Some weeks ago I started arranging contests very often in lightoj for me and some of my friends in order to practice. The problems are from lightoj's problemset. You can see the past contests here. Feel free to participate.

I can solve some of the problems but also there are some that I am not able to solve during the contest. After a contest I try to solve the problems that I failed. But I am not able to come up with solutions for all of them. There are three of the problems that I can't solve and find them very interesting:

Initially there is an undirected tree with N<=20000 nodes but then for some reason the edges become directed. We have to add minimum number of special paths so each node can be reached from each other. A special path is a chain of edges where each edge goes in the opposite direction of the edge in the initial graph. Special paths can share nodes and edges as well.

There are T<=30 test cases.

TL: 2s

ML: 32MB

My idea:

If I see an edge (a,b) I mark in[b] and out[a]. Then I am using dp[node] to calculate the answer. If out[node] is false then dp[node]=1. Otherwise dp[node] is the sum of the dp's of each node's children. Then I print the sum of the dp's of those nodes with in[node]=false.

Unfortunately, my idea is wrong because it fails this case:

5

0 2

1 2

2 3

2 4

The correct answer is 2, my solution prints 4.

2) Coin change 2 Solved! Thanks tenshi_kanade and ffao!!!

My code

In a strange shop there are n types of coins of value A1, A2 ... An. You have to find the number of ways you can make K using the coins. You can use any coin at most K times.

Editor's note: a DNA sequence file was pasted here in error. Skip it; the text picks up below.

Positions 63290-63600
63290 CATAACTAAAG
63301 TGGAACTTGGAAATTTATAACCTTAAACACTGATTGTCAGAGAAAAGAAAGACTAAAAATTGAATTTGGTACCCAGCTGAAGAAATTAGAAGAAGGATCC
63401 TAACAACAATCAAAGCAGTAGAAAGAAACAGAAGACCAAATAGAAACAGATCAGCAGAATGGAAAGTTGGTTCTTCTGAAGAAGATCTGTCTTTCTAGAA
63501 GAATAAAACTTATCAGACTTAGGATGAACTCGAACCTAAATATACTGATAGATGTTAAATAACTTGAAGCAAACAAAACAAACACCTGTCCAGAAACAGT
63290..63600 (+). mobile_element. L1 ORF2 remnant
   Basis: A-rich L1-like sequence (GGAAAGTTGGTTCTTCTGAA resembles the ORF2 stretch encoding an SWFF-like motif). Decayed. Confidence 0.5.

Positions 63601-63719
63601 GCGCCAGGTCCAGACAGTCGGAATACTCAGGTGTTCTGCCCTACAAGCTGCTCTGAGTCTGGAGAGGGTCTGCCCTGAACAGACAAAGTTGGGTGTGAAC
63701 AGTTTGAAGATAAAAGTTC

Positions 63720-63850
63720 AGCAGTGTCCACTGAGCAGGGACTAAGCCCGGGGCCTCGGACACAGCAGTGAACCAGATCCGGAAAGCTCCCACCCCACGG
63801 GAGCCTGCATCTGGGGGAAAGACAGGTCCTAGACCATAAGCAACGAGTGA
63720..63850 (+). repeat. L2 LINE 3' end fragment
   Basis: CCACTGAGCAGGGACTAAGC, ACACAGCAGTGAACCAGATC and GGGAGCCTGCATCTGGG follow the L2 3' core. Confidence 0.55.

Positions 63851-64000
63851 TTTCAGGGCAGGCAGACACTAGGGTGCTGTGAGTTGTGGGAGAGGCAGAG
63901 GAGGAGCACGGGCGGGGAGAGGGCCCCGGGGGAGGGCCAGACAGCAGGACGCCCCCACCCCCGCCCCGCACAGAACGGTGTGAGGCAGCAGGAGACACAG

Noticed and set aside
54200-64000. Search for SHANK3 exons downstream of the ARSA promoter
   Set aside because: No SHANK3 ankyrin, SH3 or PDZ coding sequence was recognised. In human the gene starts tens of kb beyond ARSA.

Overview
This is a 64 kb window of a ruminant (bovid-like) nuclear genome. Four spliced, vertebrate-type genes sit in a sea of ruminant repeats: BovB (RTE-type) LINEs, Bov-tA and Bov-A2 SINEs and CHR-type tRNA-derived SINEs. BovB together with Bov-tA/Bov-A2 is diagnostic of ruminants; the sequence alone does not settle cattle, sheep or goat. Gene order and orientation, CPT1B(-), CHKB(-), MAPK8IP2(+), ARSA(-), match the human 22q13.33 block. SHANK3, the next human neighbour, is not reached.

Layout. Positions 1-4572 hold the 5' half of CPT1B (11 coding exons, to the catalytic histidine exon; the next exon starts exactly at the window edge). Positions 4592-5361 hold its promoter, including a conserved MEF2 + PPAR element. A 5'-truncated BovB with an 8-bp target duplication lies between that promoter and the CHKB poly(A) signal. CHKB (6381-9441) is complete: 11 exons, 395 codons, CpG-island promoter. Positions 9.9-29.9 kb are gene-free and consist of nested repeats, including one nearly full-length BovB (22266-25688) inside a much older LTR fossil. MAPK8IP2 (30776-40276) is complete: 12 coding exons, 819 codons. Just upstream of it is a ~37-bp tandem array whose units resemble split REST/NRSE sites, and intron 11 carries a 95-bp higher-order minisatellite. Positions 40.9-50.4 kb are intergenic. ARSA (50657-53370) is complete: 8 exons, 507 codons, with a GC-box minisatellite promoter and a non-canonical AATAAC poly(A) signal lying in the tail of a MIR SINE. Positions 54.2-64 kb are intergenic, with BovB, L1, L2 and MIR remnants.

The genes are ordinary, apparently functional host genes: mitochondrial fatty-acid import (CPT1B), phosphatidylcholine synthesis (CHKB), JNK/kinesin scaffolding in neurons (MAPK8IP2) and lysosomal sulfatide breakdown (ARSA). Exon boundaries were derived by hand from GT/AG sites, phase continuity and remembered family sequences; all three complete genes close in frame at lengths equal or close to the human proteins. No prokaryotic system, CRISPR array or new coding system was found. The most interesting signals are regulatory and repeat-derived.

N<=100

K<=10000

Ai<=500

All Ai will be distinct.

There are T<=100 test cases.

TL: 1s

ML: 32MB

My idea:

I use dp[current coin][current K] and calculate each state in O(K) which makes O(T*N*(K^2)) total complexity and gives TLE.

3) Dice 1 Solved! Thanks yosei-san!!!

My code

You have N dices; each of them has K faces numbered from 1 to K. Now you have arranged the N dices in a line. You can rotate/flip any dice if you want. How many ways you can set the top faces such that the summation of all the top faces equals S?

N<=1000

K<=1000

S<=15000

TL: 2s

ML: 32MB

There are T<=25 test cases.

My idea:

I use dp[current dice][current S] and calculate each state in O(K) which gives TLE.

Please, help me to solve them.

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By P_Nyagolov, 4 years ago, ,

Hello, everybody!

Yesterday I tried to solve this problem on spoj. I spent about three hours on it, but I didn't manage to solve it. In the comments I read that there is a solution in O(n) time complexity. Can you help me, please?